References[edit]

  1. ^ Village of Stratton ordinance 1998-5.
  2. ^ "Question Box", Our Kingdom Ministry, October 2009, ©Christian Congregation of Jehovah's Witnesses, Inc., page 3, "What should you do if directed to stop preaching? In some instances, the police have approached publishers who were sharing in some form of the ministry, informed them that they were violating the law, and directed them to stop. You should promptly and politely leave the territory if directed to do so. ...If it is possible, tactfully obtain the badge number of the police officer and the number of his precinct. Thereafter, promptly inform the elders, who will then contact the branch office about the incident."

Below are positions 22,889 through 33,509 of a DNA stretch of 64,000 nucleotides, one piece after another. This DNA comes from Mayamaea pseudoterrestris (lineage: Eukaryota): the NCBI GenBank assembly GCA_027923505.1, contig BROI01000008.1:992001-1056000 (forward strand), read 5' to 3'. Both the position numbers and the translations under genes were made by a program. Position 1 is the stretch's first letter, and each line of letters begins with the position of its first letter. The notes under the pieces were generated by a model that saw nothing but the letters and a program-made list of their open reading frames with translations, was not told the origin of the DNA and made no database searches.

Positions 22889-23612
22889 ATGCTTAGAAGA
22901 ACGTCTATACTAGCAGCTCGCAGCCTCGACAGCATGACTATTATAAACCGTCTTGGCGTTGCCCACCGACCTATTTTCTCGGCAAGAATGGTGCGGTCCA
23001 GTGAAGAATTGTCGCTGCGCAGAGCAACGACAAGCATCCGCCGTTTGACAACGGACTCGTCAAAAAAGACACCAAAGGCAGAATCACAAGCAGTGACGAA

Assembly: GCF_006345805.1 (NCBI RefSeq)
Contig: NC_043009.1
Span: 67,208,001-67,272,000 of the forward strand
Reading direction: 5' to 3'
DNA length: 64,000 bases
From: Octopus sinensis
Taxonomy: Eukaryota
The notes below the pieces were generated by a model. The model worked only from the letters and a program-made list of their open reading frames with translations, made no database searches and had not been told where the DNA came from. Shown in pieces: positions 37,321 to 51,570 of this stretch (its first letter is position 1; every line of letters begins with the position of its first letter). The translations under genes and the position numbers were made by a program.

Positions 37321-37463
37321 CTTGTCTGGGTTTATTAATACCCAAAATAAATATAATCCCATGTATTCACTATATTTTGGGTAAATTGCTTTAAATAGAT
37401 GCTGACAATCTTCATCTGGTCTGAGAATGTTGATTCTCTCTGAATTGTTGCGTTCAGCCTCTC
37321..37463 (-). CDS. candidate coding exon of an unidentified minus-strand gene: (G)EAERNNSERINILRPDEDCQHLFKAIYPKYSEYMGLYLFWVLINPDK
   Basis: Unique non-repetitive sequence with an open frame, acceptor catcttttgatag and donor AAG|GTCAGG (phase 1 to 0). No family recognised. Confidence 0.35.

3. ^ See Watchtower Society v. De Jesus et al
  4. ^ "Walling off the Witnesses" by Joel P. Engardio, The Washington Post, January 26, 2010, As Retrieved 2010-02-23
  5. ^ "ACLU Brief Affirms Right Of Jehovah's Witnesses To Carry Out Public Ministry", ACLU.org website, January 21, 2010, As Retrieved 2010-02-23